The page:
The PHIS developed by KHWIS covers 3,501 public institutes including 254 public health centers, 1,346 health sub-centers, and 1,901 health posts throughout the country with one server based on cloud computing architecture [3]. A high-speed broadband network allows for implementation of CPOE on a real-time basis. The PHIS supports 47 public health services including tuberculosis and vaccination in addition to clinical services, such as CPOE and EMR. Moreover, the PHIS supports a real-time information exchange with eight government agencies, including the Health Insurance Review Agency (HIRA) and Korea Center for Disease Control. The PHIS was patented by the Korean Intellectual Property Office and Patent Cooperation Treaty, and was accredited as ISO 9001.
As the Korean government strongly promotes the export of such health information systems, several leading hospitals and government agencies, such as KHWIS and HIRA, are actively exploring the possibility of exporting their systems. While Korean health information systems have high technical excellence with a wide variety of functions, there are several weaknesses to overcome before they can become a leading product in a competitive international market. First, most Korean health information systems are based on EMR for the treatment of patients, rather than Electronic Health Records (EHRs) for life-time healthcare of individuals. Therefore, they lack EHR functionalities and interoperability. However, most countries emphasize the importance of a sharable EHR (life-time collection of summarized individual health and clinical information) for their national health information infrastructure in order to share patient information among public health institutes. Second, many Korean health information systems have not followed international health informatics standards, such as ISO/TC 215 or Health Level 7. Since standards are essential to ensure interoperability of EHRs, the successful deployment of Korean health information systems to health institutes abroad largely depends on how well Korean health institutes overcome these weaknesses.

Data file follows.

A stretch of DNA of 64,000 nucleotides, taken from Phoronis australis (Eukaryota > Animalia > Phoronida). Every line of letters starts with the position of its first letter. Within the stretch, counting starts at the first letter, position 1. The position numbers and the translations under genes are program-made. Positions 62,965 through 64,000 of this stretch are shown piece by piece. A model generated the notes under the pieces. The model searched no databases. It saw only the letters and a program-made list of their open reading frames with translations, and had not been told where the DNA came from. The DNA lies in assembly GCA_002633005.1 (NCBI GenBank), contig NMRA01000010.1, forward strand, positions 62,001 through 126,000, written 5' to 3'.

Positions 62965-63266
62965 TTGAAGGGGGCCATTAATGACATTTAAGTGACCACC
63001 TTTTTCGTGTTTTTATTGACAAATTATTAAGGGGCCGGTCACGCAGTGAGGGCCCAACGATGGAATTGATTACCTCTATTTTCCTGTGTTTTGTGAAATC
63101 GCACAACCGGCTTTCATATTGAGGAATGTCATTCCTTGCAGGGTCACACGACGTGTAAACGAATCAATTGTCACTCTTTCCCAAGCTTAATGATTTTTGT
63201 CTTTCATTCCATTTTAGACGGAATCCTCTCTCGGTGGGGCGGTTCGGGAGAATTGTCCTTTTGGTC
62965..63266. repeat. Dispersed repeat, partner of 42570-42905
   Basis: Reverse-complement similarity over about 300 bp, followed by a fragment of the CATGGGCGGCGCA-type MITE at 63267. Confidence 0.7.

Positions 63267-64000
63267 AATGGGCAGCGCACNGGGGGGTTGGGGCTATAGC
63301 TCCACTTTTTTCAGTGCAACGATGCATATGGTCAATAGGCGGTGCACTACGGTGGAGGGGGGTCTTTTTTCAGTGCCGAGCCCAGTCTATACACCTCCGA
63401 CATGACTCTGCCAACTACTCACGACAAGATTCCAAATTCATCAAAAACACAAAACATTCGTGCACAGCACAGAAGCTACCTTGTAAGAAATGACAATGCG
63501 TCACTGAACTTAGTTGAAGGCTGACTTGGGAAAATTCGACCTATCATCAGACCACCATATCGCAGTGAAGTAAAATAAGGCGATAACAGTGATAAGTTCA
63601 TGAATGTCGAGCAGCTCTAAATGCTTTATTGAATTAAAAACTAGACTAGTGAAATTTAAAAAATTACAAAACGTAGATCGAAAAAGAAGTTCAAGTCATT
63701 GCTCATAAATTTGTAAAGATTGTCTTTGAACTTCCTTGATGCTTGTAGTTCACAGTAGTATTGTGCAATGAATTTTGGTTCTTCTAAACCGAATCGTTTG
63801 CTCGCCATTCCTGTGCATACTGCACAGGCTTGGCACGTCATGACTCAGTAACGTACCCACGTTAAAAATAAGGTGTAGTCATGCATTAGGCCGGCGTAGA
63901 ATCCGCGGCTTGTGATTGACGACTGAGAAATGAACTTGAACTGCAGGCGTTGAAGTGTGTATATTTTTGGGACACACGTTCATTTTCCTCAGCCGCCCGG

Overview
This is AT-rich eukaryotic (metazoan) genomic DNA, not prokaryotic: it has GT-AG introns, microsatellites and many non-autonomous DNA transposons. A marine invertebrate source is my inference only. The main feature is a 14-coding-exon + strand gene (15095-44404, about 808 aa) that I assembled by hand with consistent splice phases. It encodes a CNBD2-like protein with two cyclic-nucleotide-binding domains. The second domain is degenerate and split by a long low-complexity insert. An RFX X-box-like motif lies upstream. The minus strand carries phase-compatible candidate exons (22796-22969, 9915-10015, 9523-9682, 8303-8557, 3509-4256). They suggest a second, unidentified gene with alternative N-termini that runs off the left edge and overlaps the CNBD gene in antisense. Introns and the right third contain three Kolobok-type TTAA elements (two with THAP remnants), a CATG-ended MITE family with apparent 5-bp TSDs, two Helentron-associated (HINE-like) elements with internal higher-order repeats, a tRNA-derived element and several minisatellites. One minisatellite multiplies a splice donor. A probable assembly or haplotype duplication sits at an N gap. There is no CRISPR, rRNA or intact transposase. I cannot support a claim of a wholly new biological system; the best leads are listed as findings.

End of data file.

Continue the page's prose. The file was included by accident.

References

1. The Economic Talking News. Seoul National University Hospital export its system to UAE [Internet]. Seoul, Korea: The Economic Talking News; c2014. cited at 2014 July 15. Available from: http://www.econotalking.kr/news/articleView.html?idxno=124848.

2. Chae YM, Yoo KB, Kim ES, Chae H. The adoption of electronic medical records and decision support systems in Korea. Healthc Inform Res 2011;17(3):172-177. PMID: 22084812.
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3. Ryu S, Park M, Lee J, Kim SS, Han BS, Mo KC, et al. Web-based integrated public healthcare information systems in Korea: development and performance. Healthc Inform Res 2013;19(4):314-323. PMID: 24523997.
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4. Chang BC, Kim NH, Kim YA, Kim JH, Jung HK, Kang EH, et al. Ubiquitous-Severance Hospital Project: implementation and results. Healthc Inform Res 2010;16(1):60-64. PMID: 21818425.
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5. Ryu HJ, Kim WS, Lee JH, Min SW, Kim SJ, Lee YS, et al. Asan Medical Information System for healthcare quality improvement. Healthc Inform Res 2010;16(3):191-197. PMID: 21818439.
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6. Choi JS, Yi B, Park JH, Choi K, Jung J, Par SW, et al. The uses of the smartphone for doctors: an empirical study from Samsung Medical Center. Healthc Inform Res 2011;17(2):131-138. PMID: 21886874.
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7. Heo EY, Hwang H, Kim EH, Cho EY, Lee KH, Kim TH, et al. Comparing the certification criteria for CCHIT-certified ambulatory EHR with the SNUBH's EHR functionalities. Healthc Inform Res 2012;18(1):57-64. PMID: 22509474.